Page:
To continue my sovereign immunity discussion from yesterday, a federal court last year found that Congress did not abrogate state sovereign immunity under the Voting Rights Act. Congress must do so with “unmistakable clarity” when enforcing the Reconstruction Amendments, per Supreme Court precedent. You can sue the secretary of state; you cannot sue the state.
But a couple of federal district courts have been looking at the same issue from a different angle, under the National Voter Registration Act of 1993. They look at a different clause of the Constitution, the Elections Clause. Over the last couple of decades, the Supreme Court has increasingly found exceptions to what was once thought to be a stronger presumption that Congress lacked the power to abrogate state sovereign immunity under its Article I authority. But since then, it has decided cases involving bankruptcy, war powers, and eminent domain where states, under the “plan of the [constitutional] convention,” surrenders some of their sovereign immunity. And so, the Elections Clause has been a topic of some discussion in the lower courts.
In Illinois Conservative Union v. Illinois, a federal court issued this brief docket order in 2021: “Under the plan of the Convention doctrine, the Court finds that Plaintiffs may proceed against the State and the Board and denies the State and the Board’s motion to dismiss the NVRA claim 5 based on sovereign immunity.”
A more fulsome evaluation took place in a different federal court in Illinois in Public Interest Legal Foundation v. Sandvoss in 2022 (lightly edited):
Continue reading Two federal courts have recently found that states have no sovereign immunity under the Elections Clause →
Rick H. links to the Supreme Court’s order in Moore v. Harper requesting more briefing. According to the Supreme Court’s docket, no party has raised the fact of the rehearing scheduled in the North Carolina Supreme Court, which has been known publicly for about a month. In that rehearing, the state court may reconsider its previous holding that the state constitution forbids excessive partisan gerrymanders, including partisan gerrymanders of congressional maps.
So the first intriguing part of this case is that the Court raised this sua sponte. Indeed, when it comes to this specific issue of whether there is a “final judgment,” the Court can raise it on its own motion. See Johnson v. California (2004) (“It is our obligation to raise any question of such compliance on our own motion, even though counsel has not called our attention to it.”). Several things crop up…. Warning, long, semi-coherent thoughts ahead!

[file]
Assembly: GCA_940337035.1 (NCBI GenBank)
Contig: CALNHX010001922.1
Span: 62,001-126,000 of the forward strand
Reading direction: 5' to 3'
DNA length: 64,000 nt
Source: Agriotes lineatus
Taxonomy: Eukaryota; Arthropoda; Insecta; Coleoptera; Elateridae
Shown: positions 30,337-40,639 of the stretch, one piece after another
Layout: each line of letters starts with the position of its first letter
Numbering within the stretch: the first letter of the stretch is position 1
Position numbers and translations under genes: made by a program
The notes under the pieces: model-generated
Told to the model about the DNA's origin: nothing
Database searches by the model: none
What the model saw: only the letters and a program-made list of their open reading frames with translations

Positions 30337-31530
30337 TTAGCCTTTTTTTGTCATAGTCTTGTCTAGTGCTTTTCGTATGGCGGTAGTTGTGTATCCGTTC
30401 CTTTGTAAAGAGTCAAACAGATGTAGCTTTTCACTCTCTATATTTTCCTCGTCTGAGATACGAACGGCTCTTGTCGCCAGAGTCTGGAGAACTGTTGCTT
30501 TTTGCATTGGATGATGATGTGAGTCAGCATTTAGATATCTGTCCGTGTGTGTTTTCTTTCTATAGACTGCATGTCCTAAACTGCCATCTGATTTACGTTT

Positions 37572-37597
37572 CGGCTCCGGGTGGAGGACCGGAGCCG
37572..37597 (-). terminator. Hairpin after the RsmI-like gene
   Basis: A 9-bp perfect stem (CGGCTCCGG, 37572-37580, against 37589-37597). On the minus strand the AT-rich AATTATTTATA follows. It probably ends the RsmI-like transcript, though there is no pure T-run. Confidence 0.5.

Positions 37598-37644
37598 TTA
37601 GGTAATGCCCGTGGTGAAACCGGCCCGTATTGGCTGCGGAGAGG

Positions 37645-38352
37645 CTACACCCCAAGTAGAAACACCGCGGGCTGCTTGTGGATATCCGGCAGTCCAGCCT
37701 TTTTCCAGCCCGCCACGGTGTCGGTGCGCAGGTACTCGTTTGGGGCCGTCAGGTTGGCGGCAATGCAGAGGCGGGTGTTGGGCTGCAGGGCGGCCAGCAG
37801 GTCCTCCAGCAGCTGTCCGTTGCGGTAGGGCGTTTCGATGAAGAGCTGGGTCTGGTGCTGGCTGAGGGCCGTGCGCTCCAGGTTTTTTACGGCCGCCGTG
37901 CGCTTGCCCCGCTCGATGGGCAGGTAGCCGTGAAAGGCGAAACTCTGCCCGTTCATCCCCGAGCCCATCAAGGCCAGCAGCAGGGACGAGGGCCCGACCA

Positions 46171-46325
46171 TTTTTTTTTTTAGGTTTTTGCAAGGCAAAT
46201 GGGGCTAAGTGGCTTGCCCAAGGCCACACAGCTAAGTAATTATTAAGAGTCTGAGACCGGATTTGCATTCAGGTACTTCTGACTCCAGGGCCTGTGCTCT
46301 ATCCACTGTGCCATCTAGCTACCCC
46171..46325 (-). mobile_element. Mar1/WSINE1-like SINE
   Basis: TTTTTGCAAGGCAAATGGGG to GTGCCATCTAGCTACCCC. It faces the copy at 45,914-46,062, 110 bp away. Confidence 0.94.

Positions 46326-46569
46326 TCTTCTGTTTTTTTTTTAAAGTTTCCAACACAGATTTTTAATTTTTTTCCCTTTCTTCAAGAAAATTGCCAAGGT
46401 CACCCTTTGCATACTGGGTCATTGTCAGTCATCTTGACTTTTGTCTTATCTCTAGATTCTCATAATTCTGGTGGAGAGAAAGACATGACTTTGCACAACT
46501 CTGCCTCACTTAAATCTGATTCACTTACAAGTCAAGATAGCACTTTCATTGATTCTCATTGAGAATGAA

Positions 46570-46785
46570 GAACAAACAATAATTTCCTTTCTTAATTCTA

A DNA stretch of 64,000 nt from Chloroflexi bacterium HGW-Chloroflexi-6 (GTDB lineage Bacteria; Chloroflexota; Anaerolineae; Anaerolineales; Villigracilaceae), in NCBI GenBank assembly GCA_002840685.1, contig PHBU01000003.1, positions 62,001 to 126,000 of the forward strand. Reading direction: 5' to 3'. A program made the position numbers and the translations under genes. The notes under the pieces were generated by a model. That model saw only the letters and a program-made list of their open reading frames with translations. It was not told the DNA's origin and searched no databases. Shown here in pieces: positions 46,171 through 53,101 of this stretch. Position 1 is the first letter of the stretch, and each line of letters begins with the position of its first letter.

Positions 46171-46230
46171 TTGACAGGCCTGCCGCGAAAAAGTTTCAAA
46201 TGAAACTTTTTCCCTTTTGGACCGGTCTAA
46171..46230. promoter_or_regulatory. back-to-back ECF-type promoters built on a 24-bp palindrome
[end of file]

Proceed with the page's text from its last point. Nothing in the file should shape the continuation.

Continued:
Continue reading “Final judgment,” not mootness, at issue in latest Moore v. Harper twist →
Over at Just Security, Kate Shaw has a piece entitled, “Oral Argument in Moore v. Harper and the Perils of Finding ‘Compromise’ on the Independent State Legislature Theory.” From it:
[A] majority may be willing to sign onto some version of the theory, even if a more circumscribed one. Depending on what that looks like, the theory could have important implications for future elections—both congressional and presidential. The “blast radius,” as Neal Katyal repeatedly called the potential effects of the Moore decision during Wednesday’s argument, appears unlikely to be as wide as many initially feared—and as the North Carolina legislators are still seeking—and the decision might not immediately “wreak havoc in the administration of elections across the nation,” in the words of Solicitor General Elizabeth Prelogar. But, in the effort to find a “middle ground” or the like, the Court may nevertheless embrace some version of the ISLT. That is both alarming in its own right, and could invite future challenges that allow the Court to go still further.
The following is a guest post from Travis Crum:
The Supreme Court recently heard oral argument in Moore v. Harper, which concerns the definition of “legislature” in Article I’s Elections Clause and the so-called independent state legislature theory (ISLT). A core dispute in the case is whether—and to what extent—state constitutions can restrain state legislatures’ regulation of federal elections. Accordingly, the parties and the Justices deliberated over historical examples of state legislatures regulating federal elections. However, this discussion overlooked an important historical episode concerning the analogous power of “legislatures” exercising ratification authority under Article V.
Continue reading The Fifteenth Amendment and the Independent State Legislature Theory →